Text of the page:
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Biden resumes role as Capitol Hill negotiator

From NBC's Ken Strickland
With a new short-term agreement in place that gives lawmakers just 16 days before the government runs out of money, Senate Democrats are calling in their big gun: Vice President Joe Biden.

"In the next 24 hours, there will be some meetings that will be directed by Vice President Biden," Senate Majority Leader Harry Reid announced in a news conference today. "And I'm happy that, in fact, is the case."

Lawmakers postponed the threat of a government shutdown Wednesday, when the Senate passed a two-week spending bill that funds government operations through March 18th. But Democrats and Republicans are still sparring over spending cuts in a longer-term bill to keep the government running through the rest of the year.

Reid has refused to allow a vote on a House-passed measure that includes $61 billion in cuts, labeling the spending reductions proposed by House Republicans as “extreme.”

To bridge that chasm between the two sides, Democrats are calling in an old hand.

Biden has been no stranger to the Hill, even since leaving it to join the administration. A former senator who has personal relationships with key Senate Republicans, Biden played a critical role last year brokering a deal with Republican Leader Mitch McConnell on an extension of the Bush-era tax cuts.

While the White House has largely remained on the sidelines during Congressional budget negotiations, Democrats feel Biden's presence will present a united front. Democratic leaders say they’re being careful to ensure their proposed spending cuts don't conflict with the administration’s priorities.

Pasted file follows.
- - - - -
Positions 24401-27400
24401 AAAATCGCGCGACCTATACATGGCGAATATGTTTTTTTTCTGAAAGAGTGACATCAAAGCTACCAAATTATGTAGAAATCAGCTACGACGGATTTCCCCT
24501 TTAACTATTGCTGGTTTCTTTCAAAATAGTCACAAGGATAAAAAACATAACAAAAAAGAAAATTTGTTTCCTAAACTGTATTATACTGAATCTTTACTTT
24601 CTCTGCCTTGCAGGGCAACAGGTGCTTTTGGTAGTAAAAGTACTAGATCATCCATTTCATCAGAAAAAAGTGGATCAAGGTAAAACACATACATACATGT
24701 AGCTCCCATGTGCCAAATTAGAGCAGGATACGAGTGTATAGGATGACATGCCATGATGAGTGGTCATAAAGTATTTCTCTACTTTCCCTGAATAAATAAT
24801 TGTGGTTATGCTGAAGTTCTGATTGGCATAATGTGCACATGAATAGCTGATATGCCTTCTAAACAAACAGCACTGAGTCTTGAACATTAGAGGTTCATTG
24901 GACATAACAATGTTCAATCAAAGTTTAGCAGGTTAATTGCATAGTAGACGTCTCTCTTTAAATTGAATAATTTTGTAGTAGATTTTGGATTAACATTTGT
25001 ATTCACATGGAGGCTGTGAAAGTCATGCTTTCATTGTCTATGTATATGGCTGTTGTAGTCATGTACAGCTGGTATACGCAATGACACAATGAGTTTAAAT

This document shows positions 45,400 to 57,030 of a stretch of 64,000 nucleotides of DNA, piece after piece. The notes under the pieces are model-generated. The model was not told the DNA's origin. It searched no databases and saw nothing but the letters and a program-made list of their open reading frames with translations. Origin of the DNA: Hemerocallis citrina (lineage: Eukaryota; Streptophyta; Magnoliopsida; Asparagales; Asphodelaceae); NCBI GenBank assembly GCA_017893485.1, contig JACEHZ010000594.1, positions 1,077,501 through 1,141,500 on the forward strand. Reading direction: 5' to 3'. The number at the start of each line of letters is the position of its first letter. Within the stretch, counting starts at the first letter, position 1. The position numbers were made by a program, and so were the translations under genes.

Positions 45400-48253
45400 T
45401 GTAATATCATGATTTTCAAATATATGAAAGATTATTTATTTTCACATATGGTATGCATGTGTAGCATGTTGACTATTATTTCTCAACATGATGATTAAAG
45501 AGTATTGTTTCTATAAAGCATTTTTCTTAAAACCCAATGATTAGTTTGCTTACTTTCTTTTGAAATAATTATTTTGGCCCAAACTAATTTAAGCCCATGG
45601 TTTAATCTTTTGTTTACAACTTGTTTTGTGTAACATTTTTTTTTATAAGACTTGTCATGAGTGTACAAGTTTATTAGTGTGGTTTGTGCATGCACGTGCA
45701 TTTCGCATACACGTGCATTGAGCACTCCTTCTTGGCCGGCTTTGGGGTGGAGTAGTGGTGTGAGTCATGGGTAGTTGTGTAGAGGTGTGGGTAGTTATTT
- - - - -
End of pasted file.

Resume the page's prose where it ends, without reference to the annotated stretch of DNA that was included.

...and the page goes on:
"We want to be at one with the White House,” said Sen. Chuck Schumer, D-N.Y. “We want to be working together with them. We don't want to have them have a budget and we have a budget."

Republican leaders contend that Biden's role won't dramatically impact the talks, instead placing the onus on Senate Democrats to propose significant spending cuts.

Speaking to reporters on Wednesday, House Speaker John Boehner would not commit to taking part in negotiations with Biden, noting that talks between the two parties have already been in progress.

"I think it's important to make clear that we've been in discussions with our Democrat colleagues for weeks. This isn't something new," said Boehner. "And the House's position is, we passed a bill. It's out there. And I think it's time for [Democrats] to outline for us what's their position to keep the government funded."

Msnbc.com's Carrie Dann contributed